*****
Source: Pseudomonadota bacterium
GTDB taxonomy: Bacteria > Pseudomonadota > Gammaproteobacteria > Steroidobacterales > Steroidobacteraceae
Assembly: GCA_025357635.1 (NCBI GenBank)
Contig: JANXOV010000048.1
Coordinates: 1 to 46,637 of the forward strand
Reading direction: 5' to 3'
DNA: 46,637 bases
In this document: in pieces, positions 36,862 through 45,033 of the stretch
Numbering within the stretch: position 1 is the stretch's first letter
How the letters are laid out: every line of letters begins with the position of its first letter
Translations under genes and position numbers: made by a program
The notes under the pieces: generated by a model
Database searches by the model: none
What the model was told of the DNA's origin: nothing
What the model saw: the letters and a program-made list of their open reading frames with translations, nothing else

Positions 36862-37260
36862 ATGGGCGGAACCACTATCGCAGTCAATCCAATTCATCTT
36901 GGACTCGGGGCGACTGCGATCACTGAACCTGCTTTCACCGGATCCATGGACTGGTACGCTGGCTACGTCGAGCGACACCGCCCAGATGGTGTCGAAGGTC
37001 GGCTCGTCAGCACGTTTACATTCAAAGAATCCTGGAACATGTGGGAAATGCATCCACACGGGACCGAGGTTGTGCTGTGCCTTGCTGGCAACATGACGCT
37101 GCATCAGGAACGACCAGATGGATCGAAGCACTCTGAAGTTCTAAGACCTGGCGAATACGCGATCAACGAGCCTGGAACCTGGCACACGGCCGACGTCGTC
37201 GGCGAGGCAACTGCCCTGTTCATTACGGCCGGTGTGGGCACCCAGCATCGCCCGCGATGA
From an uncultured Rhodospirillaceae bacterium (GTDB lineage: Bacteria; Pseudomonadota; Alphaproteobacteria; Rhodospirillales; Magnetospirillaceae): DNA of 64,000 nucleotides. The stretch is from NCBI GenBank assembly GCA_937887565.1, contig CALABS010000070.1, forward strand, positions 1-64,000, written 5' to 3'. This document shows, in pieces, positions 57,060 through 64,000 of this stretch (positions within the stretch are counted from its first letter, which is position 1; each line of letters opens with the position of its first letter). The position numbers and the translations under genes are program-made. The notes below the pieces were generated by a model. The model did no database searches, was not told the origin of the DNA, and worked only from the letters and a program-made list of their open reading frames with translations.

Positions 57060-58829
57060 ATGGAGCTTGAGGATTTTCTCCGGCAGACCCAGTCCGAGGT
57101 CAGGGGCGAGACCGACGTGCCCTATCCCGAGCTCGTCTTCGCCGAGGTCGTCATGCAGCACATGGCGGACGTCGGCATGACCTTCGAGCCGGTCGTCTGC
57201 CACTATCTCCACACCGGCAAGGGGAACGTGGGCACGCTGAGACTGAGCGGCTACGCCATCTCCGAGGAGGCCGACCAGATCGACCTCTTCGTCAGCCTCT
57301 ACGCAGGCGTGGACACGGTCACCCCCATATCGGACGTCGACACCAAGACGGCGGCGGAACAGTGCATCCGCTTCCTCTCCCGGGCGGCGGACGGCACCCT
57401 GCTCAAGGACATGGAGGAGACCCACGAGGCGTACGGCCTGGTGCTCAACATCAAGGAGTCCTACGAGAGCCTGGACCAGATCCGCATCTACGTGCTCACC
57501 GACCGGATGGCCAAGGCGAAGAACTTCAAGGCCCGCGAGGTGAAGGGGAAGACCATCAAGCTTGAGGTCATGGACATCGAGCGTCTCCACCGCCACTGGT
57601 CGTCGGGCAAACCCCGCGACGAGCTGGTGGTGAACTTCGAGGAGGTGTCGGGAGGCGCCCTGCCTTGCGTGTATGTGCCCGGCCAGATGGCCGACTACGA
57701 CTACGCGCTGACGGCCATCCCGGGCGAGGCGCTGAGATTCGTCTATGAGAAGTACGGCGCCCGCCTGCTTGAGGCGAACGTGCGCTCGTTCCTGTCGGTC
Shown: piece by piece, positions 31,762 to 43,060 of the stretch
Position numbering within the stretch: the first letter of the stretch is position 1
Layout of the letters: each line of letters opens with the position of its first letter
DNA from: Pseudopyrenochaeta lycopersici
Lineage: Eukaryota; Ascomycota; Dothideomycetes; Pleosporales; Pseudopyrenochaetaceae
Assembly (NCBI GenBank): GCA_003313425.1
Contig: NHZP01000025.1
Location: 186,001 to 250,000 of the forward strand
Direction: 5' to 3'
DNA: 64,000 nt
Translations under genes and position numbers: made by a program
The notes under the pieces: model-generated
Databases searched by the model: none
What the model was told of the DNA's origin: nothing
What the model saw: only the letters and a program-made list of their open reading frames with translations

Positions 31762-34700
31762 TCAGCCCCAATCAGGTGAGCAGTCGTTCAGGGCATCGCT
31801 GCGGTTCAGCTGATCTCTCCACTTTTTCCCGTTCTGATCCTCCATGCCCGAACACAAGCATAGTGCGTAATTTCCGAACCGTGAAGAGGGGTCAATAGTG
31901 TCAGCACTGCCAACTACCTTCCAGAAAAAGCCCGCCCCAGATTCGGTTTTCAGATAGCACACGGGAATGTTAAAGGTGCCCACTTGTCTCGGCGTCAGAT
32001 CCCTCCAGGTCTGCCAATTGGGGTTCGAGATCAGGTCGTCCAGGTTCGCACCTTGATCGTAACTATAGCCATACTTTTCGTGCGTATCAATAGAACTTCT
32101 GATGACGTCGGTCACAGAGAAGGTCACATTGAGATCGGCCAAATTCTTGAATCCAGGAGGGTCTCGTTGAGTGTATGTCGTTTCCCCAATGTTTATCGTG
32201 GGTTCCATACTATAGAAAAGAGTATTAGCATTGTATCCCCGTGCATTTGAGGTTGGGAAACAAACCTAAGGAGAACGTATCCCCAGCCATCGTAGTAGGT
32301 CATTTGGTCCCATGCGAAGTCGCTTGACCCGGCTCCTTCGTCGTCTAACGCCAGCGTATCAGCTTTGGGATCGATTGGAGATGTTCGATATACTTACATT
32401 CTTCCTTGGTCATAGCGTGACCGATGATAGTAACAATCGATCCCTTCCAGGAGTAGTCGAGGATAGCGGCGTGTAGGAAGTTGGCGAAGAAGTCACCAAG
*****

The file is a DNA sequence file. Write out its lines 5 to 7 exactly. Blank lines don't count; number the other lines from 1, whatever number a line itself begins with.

Coordinates: 1 to 46,637 of the forward strand
Reading direction: 5' to 3'
DNA: 46,637 bases